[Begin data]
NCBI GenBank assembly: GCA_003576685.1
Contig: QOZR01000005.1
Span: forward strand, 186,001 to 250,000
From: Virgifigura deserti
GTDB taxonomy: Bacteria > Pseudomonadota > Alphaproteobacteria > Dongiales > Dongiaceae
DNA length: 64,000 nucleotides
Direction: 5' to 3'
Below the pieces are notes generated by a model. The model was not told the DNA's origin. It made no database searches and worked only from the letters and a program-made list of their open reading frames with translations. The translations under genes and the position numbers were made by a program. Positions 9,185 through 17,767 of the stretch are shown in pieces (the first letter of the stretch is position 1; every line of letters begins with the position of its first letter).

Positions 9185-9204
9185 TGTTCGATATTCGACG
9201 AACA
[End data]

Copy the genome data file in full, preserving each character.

NCBI GenBank assembly: GCA_003576685.1
Contig: QOZR01000005.1
Span: forward strand, 186,001 to 250,000
From: Virgifigura deserti
GTDB taxonomy: Bacteria > Pseudomonadota > Alphaproteobacteria > Dongiales > Dongiaceae
DNA length: 64,000 nucleotides
Direction: 5' to 3'
Below the pieces are notes generated by a model. The model was not told the DNA's origin. It made no database searches and worked only from the letters and a program-made list of their open reading frames with translations. The translations under genes and the position numbers were made by a program. Positions 9,185 through 17,767 of the stretch are shown in pieces (the first letter of the stretch is position 1; every line of letters begins with the position of its first letter).

Positions 9185-9204
9185 TGTTCGATATTCGACG
9201 AACA